ABC News(NEW YORK) -- This summer as you hit the road, you might want to check out your car windows. The American Automobile Association (AAA) is out with a new report that says just knowing the type of windows you have in your car could save your life.
There are two main types of glass in a car: laminated and tempered glass.
Tempered glass fractures into small, less dangerous pieces in hopes of preventing serious injuries from sharp edges. Laminated glass is two or more panes of glass that are joined together by a layer of plastic and is harder to break and is meant to prevent ejections in an accident.
While most windshields are made of laminated glass, federal regulations permit side windows to be either laminated or tempered, and you may find either type in your side and rear window.
Dr. Gordon Giesbrecht, a physiologist at the University of Manitoba, studies extreme rescues and says the use of laminated windows in some cars’ side windows has some pluses and some minuses.
“They will certainly decrease the number of people being ejected," Giesbrecht told ABC News' Good Morning America. "But then the problem is if you ever are trapped in your car and you need to break a window, it’s very, very difficult.”
Good Morning America teamed up with Sargent Chris Lambert with the Indiana State Police to show the difference between the two glasses. GMA used two popular rescue tools -- the resqme and the Lifehammer -- and attempted to break windows made of tempered glass and laminated glass.
“One of the important reasons for [these tools] is for self-rescue," Lambert told ABC News' Will Reeve. "One of the myths that we have to dispel is the myth that as soon as an incident happens, there’s gonna be a police officer or a firefighter there to help them.”
First, GMA tried a car with tempered glass and used the resqme tool on the front driver’s side window and the Lifehammer on the front passenger window. Lambert said in each case the tool should be used in the lower corner of the window. With both tools, the glass instantly shattered into little pieces when struck, just as it’s intended, enabling an easy escape.
When GMA switched to laminated glass, it was a different story -- neither tool was able to shatter the windows despite repeated blows.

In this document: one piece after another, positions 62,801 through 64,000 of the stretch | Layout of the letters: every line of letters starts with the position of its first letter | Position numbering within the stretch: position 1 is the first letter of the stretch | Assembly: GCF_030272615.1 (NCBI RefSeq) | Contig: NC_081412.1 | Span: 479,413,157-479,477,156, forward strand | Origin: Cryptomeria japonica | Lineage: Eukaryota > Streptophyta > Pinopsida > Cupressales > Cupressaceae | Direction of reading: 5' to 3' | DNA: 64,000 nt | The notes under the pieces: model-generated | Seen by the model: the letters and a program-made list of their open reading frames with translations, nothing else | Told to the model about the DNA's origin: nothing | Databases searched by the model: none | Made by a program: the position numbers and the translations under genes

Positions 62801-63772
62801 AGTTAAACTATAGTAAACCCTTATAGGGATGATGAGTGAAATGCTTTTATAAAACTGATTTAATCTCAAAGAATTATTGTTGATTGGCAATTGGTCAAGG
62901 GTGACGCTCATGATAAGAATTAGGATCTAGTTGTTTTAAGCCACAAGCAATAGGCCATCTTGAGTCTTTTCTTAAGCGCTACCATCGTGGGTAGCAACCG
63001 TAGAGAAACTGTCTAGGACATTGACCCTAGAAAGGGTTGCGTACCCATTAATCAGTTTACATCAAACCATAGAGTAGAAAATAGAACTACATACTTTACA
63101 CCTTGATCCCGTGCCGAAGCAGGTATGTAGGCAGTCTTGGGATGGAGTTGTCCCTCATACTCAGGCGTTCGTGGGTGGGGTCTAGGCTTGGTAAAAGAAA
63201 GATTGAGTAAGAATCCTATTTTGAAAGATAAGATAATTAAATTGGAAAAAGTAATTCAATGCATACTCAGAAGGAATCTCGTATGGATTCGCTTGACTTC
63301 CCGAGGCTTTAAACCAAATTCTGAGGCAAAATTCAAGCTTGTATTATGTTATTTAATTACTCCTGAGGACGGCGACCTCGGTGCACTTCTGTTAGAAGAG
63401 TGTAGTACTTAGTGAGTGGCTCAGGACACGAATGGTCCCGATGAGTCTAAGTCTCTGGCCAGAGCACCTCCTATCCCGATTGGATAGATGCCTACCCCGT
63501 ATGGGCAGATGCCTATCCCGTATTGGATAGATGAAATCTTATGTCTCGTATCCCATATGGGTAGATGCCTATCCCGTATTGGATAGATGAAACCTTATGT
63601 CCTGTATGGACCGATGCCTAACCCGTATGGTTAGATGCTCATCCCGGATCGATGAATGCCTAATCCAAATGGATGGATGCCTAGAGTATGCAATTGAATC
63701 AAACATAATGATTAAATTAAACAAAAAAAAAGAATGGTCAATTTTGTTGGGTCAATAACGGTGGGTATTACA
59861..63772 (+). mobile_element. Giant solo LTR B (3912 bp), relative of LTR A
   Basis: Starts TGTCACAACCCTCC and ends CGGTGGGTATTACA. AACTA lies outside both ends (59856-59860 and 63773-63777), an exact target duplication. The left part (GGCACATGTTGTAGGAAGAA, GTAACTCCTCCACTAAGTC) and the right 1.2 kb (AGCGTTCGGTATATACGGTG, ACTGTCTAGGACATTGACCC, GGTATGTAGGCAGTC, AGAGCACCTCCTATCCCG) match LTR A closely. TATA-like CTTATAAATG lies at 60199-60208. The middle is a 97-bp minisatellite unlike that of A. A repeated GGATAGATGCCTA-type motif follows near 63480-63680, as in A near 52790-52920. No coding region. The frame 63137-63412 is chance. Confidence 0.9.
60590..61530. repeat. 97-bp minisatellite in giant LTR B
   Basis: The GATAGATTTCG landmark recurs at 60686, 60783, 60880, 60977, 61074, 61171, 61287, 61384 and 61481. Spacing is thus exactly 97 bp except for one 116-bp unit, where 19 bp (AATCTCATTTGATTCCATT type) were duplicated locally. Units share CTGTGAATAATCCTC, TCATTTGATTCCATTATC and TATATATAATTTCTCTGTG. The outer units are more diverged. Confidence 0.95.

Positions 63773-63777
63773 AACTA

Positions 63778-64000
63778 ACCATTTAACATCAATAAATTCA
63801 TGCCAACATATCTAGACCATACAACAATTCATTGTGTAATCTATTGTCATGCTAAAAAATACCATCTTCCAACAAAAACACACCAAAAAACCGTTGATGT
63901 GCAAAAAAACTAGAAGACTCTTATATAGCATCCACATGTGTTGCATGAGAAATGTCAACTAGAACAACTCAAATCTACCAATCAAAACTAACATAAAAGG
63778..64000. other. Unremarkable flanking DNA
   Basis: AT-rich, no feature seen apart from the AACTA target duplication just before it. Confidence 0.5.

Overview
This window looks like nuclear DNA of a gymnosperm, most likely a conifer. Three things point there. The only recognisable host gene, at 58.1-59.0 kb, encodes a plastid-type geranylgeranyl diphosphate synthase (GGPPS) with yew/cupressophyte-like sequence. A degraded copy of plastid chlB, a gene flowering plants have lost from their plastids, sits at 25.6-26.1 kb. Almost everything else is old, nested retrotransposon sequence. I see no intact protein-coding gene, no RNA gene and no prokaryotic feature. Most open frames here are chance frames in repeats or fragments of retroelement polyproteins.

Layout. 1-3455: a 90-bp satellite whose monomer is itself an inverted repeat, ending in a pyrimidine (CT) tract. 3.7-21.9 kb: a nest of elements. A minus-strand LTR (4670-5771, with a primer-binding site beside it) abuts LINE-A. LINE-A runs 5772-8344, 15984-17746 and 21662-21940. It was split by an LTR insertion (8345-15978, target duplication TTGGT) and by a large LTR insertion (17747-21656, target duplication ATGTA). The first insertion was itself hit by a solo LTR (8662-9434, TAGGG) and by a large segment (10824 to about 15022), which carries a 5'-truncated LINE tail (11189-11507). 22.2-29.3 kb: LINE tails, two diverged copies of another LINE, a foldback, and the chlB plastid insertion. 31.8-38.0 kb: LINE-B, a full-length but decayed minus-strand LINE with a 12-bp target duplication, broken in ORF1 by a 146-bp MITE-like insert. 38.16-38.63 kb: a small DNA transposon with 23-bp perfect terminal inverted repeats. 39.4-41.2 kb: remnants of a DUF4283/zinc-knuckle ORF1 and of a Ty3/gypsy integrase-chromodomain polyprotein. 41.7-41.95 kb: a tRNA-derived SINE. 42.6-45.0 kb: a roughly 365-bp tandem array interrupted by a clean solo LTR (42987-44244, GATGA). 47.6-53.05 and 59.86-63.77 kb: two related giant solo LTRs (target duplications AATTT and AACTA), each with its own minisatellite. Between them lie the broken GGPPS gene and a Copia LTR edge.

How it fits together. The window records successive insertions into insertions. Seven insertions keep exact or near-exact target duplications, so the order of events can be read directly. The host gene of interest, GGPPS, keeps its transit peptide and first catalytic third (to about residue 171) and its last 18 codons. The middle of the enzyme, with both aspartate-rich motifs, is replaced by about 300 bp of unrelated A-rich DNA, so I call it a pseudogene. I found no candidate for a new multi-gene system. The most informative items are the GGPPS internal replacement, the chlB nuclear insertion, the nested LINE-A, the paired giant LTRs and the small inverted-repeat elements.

Manufacturers of the tools acknowledge that they will not work on laminated glass and are intended only for use on tempered glass.
Lifehammer previously did not note on its website that its product does not work on laminated glass, but after GMA reached out, they added that it “breaks non-laminated car glass.”
Resqme's website says its product “only works on tempered glass.”
“The device will work on tempered only and not laminated," Jessica Whitney, operations coordinator with resqme, told GMA. "So, it’s important to research what type of glass is in each of your windows and car so you will know the proper protocol to escape in an emergency.”
Even if your car has laminated glass in the front side windows, many times the back passenger and rear windows have tempered glass where these devices will work, Lambert noted.
Experts say it’s also important to remember that if you find yourself in an emergency situation before you even try breaking a window, unbuckle your seat belt and try to roll the window down to escape.
Lambert said the type of glass in a car shouldn’t influence your decision of which car to buy, but it should influence the way you have established your safety plan.
So, how do you know what type of windows you have?
It’s usually pretty simple to find out.
The corner of your car window will often include a label stating whether the glass is tempered or laminated. If the window does not have a label, you can check a list prepared by AAA which states whether the car was produced with laminated windows. You can also reach out to your manufacturer to find out what is in your car.
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